I have measured out my life with homemade breads. From “helping” my mother make brown soda loaves on Saturday mornings, through to my teenaged attempts at yeast baking with orange and raisin scrolls, coming home from college to make Christmas stollen, adventures with my first bread machine in NZ and playing with sourdough at Ballymaloe and at home, bread ìs one of the most satisfying things that I pull together in the kitchen.
It’s also about winning hearts and influencing people. While living in Christchurch, one of the loaves on high rotation was a brown soda bread that tasted of Ireland and never failed to impress our regular Kiwi visitors. That bread had longevity: it made it into Chch newspaper The Press and I was honoured to find it featured in an article on post-earthquake no-fuss comfort food to, as author Kate Fraser said, “cheer and warm and share.” Never underestimate the power of a simple loaf.
Val O’Connor’s Bread on the Table is a collection of the kind of recipes that you can pull together with little effort and which leave your house smelling like that of the most domestic of domestic goddesses. This copy arrived from the publishers last week; since then there has been a rich Porter, Treacle & Walnut Bread, boxty for supper, a Wholemeal and Honey Loaf for breakfast toast along with kid-friendly seed-encrusted mini rolls and chocolate swirls. In short, I’m thoroughly enjoying baking my way through the book and have even (whisper it) used my bread machine to make several of the doughs with great success.
There’s a sourdough chapter which includes advice from Joe Fitzmaurice of Cloughjordan Woodfired Bakery, a wander in the wild with plenty of seaweed, a decent selection of gluten free offerings and even instructions on how to make your own butter, should you be wondering what to place on all that aforementioned baking. Next up at the cottage? I’m tempted by Potato and Rye Semi-Sourdough with Molasses, the Waterford Blaas, a Totally Tropical Banana Bread that also happens to be GF – and maybe even a few more of these irresistible Chocolate Nut Swirls.
Chocolate Nut Swirls
I normally have a preference for enriched doughs using eggs, milk, a variety of flours and other add-ons like mixed seeds and milled seaweed in an effort to get as much good stuff into a slice of bread as possible. Sometimes, though, it’s not a bad idea to go basic but you could always substitute 50g strong brown flour for 50g of the white flour if you feel the need.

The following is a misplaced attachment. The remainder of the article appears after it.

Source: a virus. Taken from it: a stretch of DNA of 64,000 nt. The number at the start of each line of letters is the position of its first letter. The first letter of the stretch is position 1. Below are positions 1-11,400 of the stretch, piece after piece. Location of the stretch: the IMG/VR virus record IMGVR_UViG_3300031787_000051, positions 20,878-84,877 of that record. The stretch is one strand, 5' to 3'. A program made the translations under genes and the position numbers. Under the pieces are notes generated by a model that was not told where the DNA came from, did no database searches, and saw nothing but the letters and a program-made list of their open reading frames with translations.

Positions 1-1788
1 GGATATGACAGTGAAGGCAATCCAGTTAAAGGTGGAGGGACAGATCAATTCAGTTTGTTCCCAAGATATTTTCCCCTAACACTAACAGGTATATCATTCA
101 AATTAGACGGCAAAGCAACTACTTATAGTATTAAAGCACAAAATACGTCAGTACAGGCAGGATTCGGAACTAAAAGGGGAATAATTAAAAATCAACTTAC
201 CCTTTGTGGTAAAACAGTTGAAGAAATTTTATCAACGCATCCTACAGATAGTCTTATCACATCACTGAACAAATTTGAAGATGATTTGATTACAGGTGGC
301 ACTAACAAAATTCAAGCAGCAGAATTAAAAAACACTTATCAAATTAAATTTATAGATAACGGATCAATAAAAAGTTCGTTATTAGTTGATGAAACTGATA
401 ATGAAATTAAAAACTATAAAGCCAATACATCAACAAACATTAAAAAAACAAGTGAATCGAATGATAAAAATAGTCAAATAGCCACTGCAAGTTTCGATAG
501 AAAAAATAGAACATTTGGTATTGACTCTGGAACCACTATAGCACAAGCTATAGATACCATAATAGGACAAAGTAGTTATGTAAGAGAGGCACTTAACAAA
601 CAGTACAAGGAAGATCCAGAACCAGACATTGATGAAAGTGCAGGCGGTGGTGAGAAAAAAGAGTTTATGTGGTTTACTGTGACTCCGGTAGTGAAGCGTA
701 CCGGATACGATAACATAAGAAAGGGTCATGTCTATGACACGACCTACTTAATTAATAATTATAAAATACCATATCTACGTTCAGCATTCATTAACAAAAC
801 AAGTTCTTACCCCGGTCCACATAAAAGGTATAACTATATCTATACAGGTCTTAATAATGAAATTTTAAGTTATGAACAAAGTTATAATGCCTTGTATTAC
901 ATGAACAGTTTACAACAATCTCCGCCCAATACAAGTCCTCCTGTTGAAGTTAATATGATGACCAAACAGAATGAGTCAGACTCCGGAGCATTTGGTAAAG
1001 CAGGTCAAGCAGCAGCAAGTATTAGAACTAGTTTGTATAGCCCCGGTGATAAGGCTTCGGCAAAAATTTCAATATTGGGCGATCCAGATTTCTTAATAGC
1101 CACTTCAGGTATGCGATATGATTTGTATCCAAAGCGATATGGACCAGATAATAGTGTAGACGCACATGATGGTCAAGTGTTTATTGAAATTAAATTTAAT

500g strong white flour
7g fast action dried yeast (I use the Dove brand)
350mls tepid water
Filling for full mixture:
100g chocolate spread, softened
25g almond butter
25g butter, melted
Demerara sugar, to sprinkle
Using a large bowl, mix the flour, yeast and salt together. Pour in the water and, using your hand, bring the dough together into a rough ball. Knead on a oiled work surface for approximately 10-12 minutes or until you feel the texture of the dough changing under your hands and becoming smooth. The best way to do this, I find, is to stick on a podcast and think of the kneading as a serious form of upper body exercise. The bread machine dough setting is, of course, another option.
Pop the dough back into the bowl and rest (you may feel the same way) under a damp tea towel in a draught-free corner of the kitchen until it has doubled in size. Depending on the temperature of your kitchen, this can take anything from 1-2 hours. To see if it is ready, poke it. If the dent stays, it’s time to move on to the next stage.
Gently shake it onto the work surface and fold it several times to get rid of any large air bubbles.
At shaping this stage, you can – as documented in Val’s book – take the dough in several different directions: a basic white bread, burger buns, pizza, baguettes, mini rolls – or chocolate swirls. I divided the dough in half, and got the kids to make rolls while I stretched out the rest of the dough into a rectangle, slathered it with chocolate spread and almond butter, rolled it into a swiss roll shape and cut it into pieces. You’ll get 12 out of the full mixture. Spread the melted butter across the bottom of a rectangular (33 x 24cm) swiss roll tin, sit the swirls on top and sprinkle with demerara sugar. Pop back under the damp tea towel and leave to prove 30-40 minutes, meanwhile preheating the oven to 200°C.
Bake for 15-20 minutes until golden.
Best served warm with even more butter. Also good reheated on top of the toaster over the next couple of days.
Adapted from Valerie O’Connor’s recipe for Chocolate Swirls in Bread on the Table. Thanks to O’Brien Press for the review copy.
Over at the Irish Food Bloggers Association, we’re running a giveaway for six copies of Bread on the Table, which closes on Friday 9 May at 6pm. Enter here: Giveaway: Bread on the Table by Val O’Connor